collapse of two.

Because only one of us ever falls.


You’re possessive and clawing,

You take over my soul and I can’t breathe.

When you fill my head with your thoughts

of not good enough,

of she’s better,

of he doesn’t love you,

of you should just give up,


I can’t hear the music

and despite rehearsal

I can’t remember the steps.


I don’t know where to go.

I don’t know where I’m supposed to be.

The spotlight is blinding.


I’ve lost so many days with you.

Lost people.

Lost myself.


And every time you leave,

the sun comes back,

I say, no, not again.

Because the gloaming

might be dark and cold

but it’s honest; and at least

it puts the shadows where you can see them.

But when you knock, you bring a

a flare of bright and heat.

So hot it chills.

So cold,

I answer,

swept into your arms again.

Sweating in an icy room,

being asked if I have a fever.


Because I know these false-caring arms,

I know they are not arms that hold,

to return life.

But ones that suffocate, to bring

Stopped breath.

And then



So yes, hello Friend.

I see you’ve come around again.

I hear the music coming from behind you,

and I see you holding out your hand,

asking for another turn,

around our wooden floor.

nicked with heel marks,

worn smooth from years

of spins and shuffles and falls.


I’m turning off the sound,

even though it’s still rattling in my brain.

Probably always will.

And my feet will tap

to the ghost tunes of

the waltzes I can’t forget,

that left me gasping,


and bleeding.


But I can’t let you in.

I’m not dancing tonight.


I’m standing,

arm across the threshold,

giving myself a chance

to stand.

For me.

With me.

Willing to say goodbye.

For a chance at

an awkward, unsteady,

but real



To a life without you,


For a life with me.


(Taking a break from the novel to consider my next work of a poetry collection. Stay tuned. And of course, the book Drowning Above Water still lives at Amazon.)


Seeing Monsters

I know that it’s coming,

prying open the door,

creeping up the back stairs

creaking, I feel it more

with each step

It’s not a surprise.

I knew it was coming

as soon as my eyes

opened this morning and

here it is, friendly stance.

Punctual. Cordial.

Ready to dance.

But it’s ugly. It’s awkward.

It claws my insides.

Blood on my skin.

Tears in my eyes.

It can’t take the blame though,

I called this thing here.

My beautiful monster, my ravenous twin

built from my failure, my failings and sin.

My raving and cursing

not grateful for much

spewing jealous and anger

over authenticity such

a typical mess

like I always create.

Disavowing a trust

and dooming my fate.

Because I can’t just believe

and I can’t just relax.

That’s not what I do.

I just know attacks.

I want both arms straight out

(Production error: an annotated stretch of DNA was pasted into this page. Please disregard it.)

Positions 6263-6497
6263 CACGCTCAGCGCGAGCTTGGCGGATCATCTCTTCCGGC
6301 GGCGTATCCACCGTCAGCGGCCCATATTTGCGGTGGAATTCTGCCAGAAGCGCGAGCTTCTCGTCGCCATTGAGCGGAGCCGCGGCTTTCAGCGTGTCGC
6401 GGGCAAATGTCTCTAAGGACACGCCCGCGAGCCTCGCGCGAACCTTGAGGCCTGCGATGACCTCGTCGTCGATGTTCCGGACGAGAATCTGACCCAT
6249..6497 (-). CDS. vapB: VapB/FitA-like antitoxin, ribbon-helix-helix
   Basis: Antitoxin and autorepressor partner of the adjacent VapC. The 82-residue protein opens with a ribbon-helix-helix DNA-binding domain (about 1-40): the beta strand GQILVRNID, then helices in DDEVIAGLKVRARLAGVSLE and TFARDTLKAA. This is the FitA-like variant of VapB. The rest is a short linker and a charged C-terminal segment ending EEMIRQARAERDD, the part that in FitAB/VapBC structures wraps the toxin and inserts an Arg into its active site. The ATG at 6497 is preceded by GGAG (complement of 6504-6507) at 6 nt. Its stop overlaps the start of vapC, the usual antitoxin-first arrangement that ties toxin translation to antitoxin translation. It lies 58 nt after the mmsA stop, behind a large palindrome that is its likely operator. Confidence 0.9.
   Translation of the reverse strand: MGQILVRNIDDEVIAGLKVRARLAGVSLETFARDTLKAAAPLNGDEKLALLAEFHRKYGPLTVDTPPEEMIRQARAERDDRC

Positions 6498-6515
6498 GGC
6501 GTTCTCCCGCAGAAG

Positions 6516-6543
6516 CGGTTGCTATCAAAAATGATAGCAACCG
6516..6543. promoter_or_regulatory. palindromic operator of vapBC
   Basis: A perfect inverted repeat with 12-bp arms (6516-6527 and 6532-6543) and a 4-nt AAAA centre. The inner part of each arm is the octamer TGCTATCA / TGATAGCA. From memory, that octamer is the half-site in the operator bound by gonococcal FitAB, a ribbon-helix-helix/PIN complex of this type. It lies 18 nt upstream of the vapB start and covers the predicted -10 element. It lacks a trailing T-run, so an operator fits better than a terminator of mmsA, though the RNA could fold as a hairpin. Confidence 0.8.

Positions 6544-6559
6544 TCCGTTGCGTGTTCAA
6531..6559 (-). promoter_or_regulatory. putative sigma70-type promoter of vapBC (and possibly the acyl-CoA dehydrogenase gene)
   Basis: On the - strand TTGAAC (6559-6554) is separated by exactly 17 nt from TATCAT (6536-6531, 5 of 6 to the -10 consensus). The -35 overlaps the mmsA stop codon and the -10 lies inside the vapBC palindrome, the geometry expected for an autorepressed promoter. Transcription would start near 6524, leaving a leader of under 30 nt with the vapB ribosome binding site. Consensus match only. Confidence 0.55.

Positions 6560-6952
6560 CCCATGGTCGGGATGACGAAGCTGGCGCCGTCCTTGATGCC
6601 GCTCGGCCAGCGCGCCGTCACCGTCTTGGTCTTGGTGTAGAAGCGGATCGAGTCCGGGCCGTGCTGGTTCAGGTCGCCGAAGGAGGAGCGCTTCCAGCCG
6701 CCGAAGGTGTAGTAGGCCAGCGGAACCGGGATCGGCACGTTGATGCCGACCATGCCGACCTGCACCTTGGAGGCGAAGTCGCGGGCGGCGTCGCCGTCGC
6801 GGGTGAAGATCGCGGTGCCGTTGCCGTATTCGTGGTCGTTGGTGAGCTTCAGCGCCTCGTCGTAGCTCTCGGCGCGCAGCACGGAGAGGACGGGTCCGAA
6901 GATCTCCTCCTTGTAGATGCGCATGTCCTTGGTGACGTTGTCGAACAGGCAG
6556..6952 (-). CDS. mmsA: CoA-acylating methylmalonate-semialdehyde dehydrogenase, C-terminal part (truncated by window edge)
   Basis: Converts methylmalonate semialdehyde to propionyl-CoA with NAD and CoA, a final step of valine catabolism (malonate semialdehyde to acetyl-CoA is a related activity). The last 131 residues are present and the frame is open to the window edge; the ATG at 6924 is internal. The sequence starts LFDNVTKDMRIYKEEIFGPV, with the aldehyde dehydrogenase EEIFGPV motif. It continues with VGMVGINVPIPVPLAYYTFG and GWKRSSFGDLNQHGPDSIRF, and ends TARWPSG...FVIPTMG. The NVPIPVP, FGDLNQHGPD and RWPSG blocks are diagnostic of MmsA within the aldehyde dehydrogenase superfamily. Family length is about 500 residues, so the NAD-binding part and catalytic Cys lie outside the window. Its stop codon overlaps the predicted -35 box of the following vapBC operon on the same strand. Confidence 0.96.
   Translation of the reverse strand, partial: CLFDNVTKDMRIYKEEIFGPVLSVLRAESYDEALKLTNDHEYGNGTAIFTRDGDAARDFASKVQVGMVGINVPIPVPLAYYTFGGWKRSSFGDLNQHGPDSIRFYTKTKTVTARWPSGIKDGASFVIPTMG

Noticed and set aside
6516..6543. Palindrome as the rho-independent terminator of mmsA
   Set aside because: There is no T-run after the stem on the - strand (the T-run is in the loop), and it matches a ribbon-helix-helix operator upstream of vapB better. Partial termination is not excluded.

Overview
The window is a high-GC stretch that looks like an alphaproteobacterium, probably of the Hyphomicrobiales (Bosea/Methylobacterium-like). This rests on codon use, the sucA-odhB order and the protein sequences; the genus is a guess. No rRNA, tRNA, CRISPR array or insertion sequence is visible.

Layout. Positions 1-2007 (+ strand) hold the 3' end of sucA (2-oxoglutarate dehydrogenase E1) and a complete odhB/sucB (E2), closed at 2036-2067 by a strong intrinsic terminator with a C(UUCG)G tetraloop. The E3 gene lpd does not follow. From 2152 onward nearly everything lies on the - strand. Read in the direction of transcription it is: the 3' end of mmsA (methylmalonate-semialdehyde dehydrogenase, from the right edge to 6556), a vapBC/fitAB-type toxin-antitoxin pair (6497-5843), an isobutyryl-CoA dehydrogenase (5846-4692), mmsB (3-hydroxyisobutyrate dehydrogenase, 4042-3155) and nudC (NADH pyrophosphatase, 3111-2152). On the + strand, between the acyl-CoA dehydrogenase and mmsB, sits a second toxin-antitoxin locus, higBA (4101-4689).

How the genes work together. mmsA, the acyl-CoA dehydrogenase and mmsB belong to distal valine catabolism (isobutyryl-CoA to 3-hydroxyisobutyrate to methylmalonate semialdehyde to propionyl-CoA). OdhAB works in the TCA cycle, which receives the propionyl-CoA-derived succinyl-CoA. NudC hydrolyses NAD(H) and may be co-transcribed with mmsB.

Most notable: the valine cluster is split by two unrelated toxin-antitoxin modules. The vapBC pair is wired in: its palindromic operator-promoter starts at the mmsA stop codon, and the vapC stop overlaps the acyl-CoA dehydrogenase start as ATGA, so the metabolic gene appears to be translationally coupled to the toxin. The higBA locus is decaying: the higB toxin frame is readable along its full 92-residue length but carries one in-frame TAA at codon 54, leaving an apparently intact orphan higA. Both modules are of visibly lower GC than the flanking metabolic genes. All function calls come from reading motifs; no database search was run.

pushing hard, fast away,

Don’t let them hurt you.

Don’t let them stay.

Cause, they will

you remember,

that one did before.

And now, my creation

looms fresh at my door,

needing its feeding,

my fear and my doubt.

So I’ll offer them up

but then turn about,

and sad, wonder why

I’m alone with the beast

snorting, and panting

while I watch the feast.

Yet, I won’t try to fight,

won’t raise arms or defend.

Wanting to wait till the dark, bitter end.

Someday, I won’t need this.

I’ll scratch and I’ll fight,

against the gnarled feelings

that haunt in the night.

They’re not what can hurt me,

they’re not even real.

It’s only what I make,

what I want to see.

And I want to see possible.

Not just the disguise.

Not just flights of fancy

or fears behind eyes.

So maybe tomorrow

but tonight, I atone,

and dance through the night,

seeing monsters,




I really had it cornered for a few days. I had it on the run and then I tricked it, with my cunning, healthy wiles, and it was alone and helpless in a corner.

And then I let that son of a bitch get away. 
The cluster of towering negative thoughts. The big, bad ones. The ones that threaten harm and ensure the people who say they will stay, will surely go. My mystical golem of the feelings of worthlessness and stupidity. Fears and anxieties made real. I had it trapped. And then I screwed up and I let it go. 

I had been doing pretty well. I had loaded up my Instagram feed with body positive pictures and eating disorder recovery accounts. I had practiced writing down my stream-of-conscious negative thoughts and then editing them into more realistic and reasonable fact statements. I even attended a seminar on overcoming anxiety. It was coming together. 

And then shit fell apart. 

And I don’t know why. 

It just happens sometimes. 

I spent a solid hour on Sunday crying. Now, that’s exhausting business. I forgot how mentally and physically draining that kind of weep can be. I also ran got an hour. The crying was hands-down harder. 

(Sidebar: not a doctor so not actual medical advice, but I tried treating emotional pain like physical pain. I took some ibuprofen, and that actually provided some relief. )

I took a picture of myself for some forsaken reason. But I’m not including that. I’m not at that level of self-acceptance. Ain’t nobody trying to see tears running down my red, chubby cheeks and snot dangling from the end of my swollen nose. Maybe I want to remember that moment. A place I don’t want to see anymore. Keep it as a memory.